The Royal Navy, which had suffered a heavy blow in the loss of the proud Hood, the world’s largest warship, had vindicated its prowess and had dealt a crippling blow to the German Navy.
The Hood was an old ship. Its 42,000-ton bulk, its eight 15-inch guns, had made it the most glamorous unit in the navy, but it had been built 21 years ago. It met its fate last Saturday in what the Admiralty called an “unlucky” hit in its magazine.
In the Bismarck, the Germans had lost a new battleship, possibly the only one completed of the four of the Bismarck class.
The British fleet still ruled the Atlantic and the German Navy had paid a heavy price to find it out.
In the final flashes of the explosions as the great German ship went down, the Germans had lost the prize ship of their navy, and one that it would take them years to replace, a battleship matched by only a handful in the world today.
If Germany had any 35,000-ton battleship left, it could have but one – the Tirpitz, launched a month and a half after the newly-completed Bismarck, It has two 26,000-ton battleships, Scharnhorst and Gneisenau, crippled in Brest harbor after repeated blows by British planes. It has two pocket battleships, Luetzon and Admiral Scheer (10,000 tons), two 19,250-ton aircraft carriers and at most about seven cruisers.
Britain has the new King George and Prince of Wales, 35,000-ton battleships of at least equal power to the Bismarck, and possibly from one to three more ships in this class. It has the 34,000-ton battleship Nelson and Rodney with 16-inch guns, nine lesser battleships, the powerful 15-inch battlecruisers Renown and Repulse, at least eight aircraft carriers. It had about 70 cruisers and four anti-aircraft ships.
The Admiralty revealed that the Bismarck was run down and sunk by probably the heaviest naval force mobilized for a single action since the start of the war.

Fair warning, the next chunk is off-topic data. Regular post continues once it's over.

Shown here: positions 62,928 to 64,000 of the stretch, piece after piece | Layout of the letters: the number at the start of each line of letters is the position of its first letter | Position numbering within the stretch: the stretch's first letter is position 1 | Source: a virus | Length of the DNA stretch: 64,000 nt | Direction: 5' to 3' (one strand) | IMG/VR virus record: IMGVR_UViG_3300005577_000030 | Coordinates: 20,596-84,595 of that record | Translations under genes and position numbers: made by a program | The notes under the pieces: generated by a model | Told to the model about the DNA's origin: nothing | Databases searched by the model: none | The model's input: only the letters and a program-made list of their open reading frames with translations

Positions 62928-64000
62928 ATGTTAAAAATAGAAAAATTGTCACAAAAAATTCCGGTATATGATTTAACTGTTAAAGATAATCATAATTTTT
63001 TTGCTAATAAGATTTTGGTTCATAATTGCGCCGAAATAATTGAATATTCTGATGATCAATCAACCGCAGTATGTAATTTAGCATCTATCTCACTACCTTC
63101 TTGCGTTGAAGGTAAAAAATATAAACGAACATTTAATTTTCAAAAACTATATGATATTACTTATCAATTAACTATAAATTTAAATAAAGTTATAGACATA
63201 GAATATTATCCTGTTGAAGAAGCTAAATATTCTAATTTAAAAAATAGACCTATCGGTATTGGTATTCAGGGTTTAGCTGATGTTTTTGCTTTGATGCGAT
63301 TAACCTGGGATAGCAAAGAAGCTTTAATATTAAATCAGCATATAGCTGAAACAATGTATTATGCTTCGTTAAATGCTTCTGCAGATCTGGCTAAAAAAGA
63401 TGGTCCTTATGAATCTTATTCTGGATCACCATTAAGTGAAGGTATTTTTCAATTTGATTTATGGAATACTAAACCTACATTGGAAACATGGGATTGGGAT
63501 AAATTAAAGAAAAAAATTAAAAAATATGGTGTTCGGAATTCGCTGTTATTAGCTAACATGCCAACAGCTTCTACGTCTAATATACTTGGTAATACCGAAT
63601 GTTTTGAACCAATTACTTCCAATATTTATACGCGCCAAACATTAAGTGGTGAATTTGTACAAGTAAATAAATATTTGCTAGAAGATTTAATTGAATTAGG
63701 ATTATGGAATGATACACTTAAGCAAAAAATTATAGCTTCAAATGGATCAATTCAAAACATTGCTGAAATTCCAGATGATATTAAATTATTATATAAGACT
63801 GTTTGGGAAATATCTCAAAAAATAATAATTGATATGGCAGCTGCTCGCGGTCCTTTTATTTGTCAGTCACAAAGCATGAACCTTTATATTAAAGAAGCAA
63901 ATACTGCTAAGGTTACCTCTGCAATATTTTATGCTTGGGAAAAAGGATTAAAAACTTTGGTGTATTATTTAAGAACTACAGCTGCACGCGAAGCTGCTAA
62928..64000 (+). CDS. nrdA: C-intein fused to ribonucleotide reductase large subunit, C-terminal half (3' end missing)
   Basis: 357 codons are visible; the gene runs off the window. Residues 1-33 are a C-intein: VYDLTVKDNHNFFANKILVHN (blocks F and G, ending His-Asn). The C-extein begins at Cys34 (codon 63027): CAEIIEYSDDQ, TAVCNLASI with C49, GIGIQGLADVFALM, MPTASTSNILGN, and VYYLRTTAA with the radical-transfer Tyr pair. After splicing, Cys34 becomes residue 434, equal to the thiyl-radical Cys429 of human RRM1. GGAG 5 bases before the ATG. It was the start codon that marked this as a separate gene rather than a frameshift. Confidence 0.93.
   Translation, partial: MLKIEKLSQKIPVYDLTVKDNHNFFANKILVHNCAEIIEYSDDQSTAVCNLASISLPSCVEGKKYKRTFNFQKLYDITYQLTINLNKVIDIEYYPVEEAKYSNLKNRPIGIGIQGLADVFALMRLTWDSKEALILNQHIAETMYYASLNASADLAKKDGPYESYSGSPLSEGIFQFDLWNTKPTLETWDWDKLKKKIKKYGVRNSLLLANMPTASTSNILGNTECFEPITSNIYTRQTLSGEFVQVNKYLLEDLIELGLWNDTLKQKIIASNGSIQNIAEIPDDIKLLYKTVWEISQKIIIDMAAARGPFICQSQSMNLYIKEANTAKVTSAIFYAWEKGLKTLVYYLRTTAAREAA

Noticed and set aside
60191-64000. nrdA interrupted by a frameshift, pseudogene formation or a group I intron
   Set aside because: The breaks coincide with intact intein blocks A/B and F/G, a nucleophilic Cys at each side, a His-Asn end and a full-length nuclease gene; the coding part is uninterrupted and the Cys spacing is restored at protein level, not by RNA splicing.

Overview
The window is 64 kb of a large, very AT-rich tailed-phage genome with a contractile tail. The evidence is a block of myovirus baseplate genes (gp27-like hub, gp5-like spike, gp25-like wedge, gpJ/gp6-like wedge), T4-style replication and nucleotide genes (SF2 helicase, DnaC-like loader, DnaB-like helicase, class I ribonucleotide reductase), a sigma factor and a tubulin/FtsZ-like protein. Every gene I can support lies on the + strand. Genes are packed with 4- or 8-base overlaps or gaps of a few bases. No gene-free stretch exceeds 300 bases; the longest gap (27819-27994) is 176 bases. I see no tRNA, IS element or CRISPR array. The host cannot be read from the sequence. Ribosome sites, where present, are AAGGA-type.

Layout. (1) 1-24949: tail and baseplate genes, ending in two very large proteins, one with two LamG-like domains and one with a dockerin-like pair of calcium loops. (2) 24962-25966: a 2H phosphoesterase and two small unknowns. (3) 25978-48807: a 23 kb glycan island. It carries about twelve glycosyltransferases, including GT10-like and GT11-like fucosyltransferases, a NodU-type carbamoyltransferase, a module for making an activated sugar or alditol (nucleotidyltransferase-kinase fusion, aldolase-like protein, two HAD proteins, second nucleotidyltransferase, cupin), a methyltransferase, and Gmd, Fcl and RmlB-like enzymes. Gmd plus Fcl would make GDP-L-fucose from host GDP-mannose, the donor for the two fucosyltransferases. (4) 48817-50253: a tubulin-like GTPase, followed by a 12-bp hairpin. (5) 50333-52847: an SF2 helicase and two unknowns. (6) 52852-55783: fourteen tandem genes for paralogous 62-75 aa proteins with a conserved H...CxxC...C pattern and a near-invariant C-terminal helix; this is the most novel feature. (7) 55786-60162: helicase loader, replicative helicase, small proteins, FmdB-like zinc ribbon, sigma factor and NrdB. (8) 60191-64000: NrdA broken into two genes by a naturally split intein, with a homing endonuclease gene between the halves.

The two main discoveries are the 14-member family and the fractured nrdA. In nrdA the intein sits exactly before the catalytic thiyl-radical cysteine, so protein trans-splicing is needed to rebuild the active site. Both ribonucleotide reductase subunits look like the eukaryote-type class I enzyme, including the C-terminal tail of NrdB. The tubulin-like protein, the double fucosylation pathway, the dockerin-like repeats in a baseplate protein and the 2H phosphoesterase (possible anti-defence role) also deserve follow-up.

This force included the British Home Fleet, guardians of the waters around the British Isles which was sent into action with the new battleship George V (35,000-tonner) as its flagship. It includes the George V’s sister ship, Prince of Wales, which fought at the side of the Hood in the initial encounter Saturday and suffered slight damage.
Ships from Mediterranean
It included the Western Mediterranean fleet which sped away from Gibraltar at full steam with the 32,000 battlecruiser, Renown, at its head. It included the two slow but powerful battleships, 33,950-ton Rodney and 29,150-ton Ramillies, which were cut loose from convoys they were escorting across the Atlantic and turned into the chase.
It included the new 22,000-ton aircraft carrier victorious and the ancient aircraft carrier Ark Royal, and the bulldog cruisers. Norfolk and Suffolk which first picked the Bismarck in the snow and sleet of the Denmark Straits at six-mile range last Friday night.
The Admiralty’s communiqué for the first time gave a detailed account of the entire action including the sinking of the Hood.
It started, said the Admiralty, last Friday when the cruisers Norfolk and Suffolk, 10,000 and 9,925 tons, sighted the Bismarck.
All through Friday night and early Saturday, said the Admiralty, the two British cruisers “shadowed” the great Nazi warship.
Other ships come up
The Admiralty said:
Meanwhile, other units of the Royal Navy were taking up dispositions at high speed with a view to intercepting the enemy and bringing him to action with our heavy forces.
The range of the enemy was only six miles when firt sighted and storms , snow, sleet patches and mist at times reduced cvisibility to one mile.
Saturday morning, said the Admiralty, the Hood and the 35,000-ton newly-constructed Prince of Wales contacted the Bismarck and “action was immediately joined.”
The Bismarck, said the Admiralty, at one time was seen to be afire. The Hood, however, was sunk by an unlucky hit on her powder magazine and the Prince of Wales was damaged slightly.
When the action between the Bismarck, Hood and Prince of Wales was broken off, the Norfolk and Suffolk took up their “shadowing” of the Bismarck which was seen to be accompanied by the cruiser Prinz Eugen.
Enemy’s speed reduced
The Admiralty said: